the elephant in the room
WASHINGTON — In the wake of three deadly school shootings in recent weeks, President Bush convened a conference on school safety Tuesday in which Cabinet members, educators, police and students discussed ways to recognize and prevent violence.
Conspicuously absent in the all-day session was any mention of the role of firearms in the shootings, a politically volatile issue sure to inflame partisan passions in a midterm election year.
That really says it all, but I’ll add this:
If there is one thing that links together all of the horrific school shootings this year and in years past, it would be—duh!—guns. We can talk about all sorts of programs to encourage healthy communities and safe schools (and these are programs that the Bush Administration has consistently sought to cut), but if you aren’t going to talk about the damn guns, then you are just wasting our time.
The pro-shooting-people lobby will argue that it would be besides the point to talk about guns because the guy in Lancaster County had obtained his three guns legally. To this I say: That is exactly the point.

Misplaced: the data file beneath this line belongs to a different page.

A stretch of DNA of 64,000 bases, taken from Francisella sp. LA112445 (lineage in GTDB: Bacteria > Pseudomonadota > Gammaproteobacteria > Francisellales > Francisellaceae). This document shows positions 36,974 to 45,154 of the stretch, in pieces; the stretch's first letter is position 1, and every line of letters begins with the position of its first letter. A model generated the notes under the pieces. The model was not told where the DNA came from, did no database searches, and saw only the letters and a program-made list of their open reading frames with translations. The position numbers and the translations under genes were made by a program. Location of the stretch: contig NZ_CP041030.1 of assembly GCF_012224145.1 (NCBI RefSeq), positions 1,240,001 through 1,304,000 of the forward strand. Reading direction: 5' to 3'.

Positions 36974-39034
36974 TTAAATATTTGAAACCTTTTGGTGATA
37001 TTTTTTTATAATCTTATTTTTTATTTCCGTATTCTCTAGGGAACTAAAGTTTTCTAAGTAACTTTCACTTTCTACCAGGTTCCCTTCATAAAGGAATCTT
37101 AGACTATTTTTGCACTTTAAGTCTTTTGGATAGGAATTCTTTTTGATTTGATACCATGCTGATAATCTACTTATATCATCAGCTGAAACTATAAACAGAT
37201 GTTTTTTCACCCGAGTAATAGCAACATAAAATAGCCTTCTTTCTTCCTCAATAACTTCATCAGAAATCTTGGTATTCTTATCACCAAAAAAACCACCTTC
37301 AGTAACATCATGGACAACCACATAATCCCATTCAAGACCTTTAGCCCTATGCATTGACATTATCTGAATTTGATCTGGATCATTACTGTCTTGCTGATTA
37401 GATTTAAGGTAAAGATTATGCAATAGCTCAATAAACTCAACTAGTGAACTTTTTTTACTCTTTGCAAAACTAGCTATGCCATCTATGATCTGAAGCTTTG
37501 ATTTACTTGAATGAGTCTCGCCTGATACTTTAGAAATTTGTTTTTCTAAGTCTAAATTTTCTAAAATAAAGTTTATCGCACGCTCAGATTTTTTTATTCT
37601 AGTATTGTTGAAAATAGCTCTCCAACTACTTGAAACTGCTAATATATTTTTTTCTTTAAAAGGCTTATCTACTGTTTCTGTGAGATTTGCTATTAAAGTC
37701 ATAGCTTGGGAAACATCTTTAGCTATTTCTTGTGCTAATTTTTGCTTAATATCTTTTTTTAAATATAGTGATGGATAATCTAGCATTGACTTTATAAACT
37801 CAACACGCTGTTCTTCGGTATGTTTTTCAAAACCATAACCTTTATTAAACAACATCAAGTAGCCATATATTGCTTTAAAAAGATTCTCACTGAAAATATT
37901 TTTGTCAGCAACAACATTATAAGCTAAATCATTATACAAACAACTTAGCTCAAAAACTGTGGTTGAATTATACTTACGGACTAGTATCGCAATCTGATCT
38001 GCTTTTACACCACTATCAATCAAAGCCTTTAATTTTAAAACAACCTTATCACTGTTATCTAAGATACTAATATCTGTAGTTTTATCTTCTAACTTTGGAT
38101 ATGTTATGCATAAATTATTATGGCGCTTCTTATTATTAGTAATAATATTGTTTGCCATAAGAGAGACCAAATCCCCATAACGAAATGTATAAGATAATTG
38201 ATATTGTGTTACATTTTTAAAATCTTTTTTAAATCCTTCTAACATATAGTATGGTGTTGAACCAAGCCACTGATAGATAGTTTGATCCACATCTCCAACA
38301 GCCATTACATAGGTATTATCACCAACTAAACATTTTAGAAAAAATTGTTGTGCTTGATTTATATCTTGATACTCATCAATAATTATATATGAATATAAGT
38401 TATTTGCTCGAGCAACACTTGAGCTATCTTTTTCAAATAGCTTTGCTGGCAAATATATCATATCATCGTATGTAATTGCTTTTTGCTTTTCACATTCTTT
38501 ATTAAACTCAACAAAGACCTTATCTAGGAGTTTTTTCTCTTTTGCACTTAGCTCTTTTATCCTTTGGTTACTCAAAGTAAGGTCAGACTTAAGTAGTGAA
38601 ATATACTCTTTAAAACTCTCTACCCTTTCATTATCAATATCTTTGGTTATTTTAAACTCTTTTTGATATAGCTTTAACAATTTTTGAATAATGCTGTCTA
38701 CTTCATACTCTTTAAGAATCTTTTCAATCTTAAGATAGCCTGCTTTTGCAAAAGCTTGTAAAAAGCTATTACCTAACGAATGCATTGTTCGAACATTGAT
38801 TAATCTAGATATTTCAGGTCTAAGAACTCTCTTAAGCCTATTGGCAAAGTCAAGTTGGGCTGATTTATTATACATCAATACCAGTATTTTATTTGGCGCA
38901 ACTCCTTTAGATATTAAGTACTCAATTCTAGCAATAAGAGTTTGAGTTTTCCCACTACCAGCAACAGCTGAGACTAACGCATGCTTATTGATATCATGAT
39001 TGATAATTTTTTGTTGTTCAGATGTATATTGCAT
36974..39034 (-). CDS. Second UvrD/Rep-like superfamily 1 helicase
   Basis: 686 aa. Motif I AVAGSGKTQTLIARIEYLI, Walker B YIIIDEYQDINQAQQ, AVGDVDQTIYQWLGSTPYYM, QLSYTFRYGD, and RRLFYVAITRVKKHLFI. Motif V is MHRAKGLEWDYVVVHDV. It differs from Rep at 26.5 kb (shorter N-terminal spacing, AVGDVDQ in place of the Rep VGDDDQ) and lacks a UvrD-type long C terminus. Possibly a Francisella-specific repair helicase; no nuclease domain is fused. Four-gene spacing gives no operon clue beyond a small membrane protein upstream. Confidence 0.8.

Legally or illegally, it is far too easy to buy a gun in this country. . . far too easy. And it is the pro-gun lobby—the NRA and their lily-livered supporters—that has worked overtime to make it so very easy to buy a gun (and another gun, and another gun) legally. In addition, it is those same people, with their political allies, that have worked to make the most lethal guns legal, too—do not forget that it was President Bush and his rubberstamp Republican Congress that allowed the assault weapons ban to lapse two years ago. For the President to convene yet another bullshit photo-op panel and murmur some tired clichés about violence without mentioning the instrument of the violence is not only tedious, it is hypocritical and it is offensive.
Once again, electoral politics trumps human need. Protecting Republican power supersedes protecting people—in this case, school children.
Indeed, the only thing Republicans seem interested in protecting are their own asses—not kids in schools, not pages in Congress, not soldiers in the field, not Americans from terrorism, or food-borne illness, not Africans from genocide, not Iraqis from sectarian violence, not the world from nuclear proliferation or global warming—just their own elephantine butts.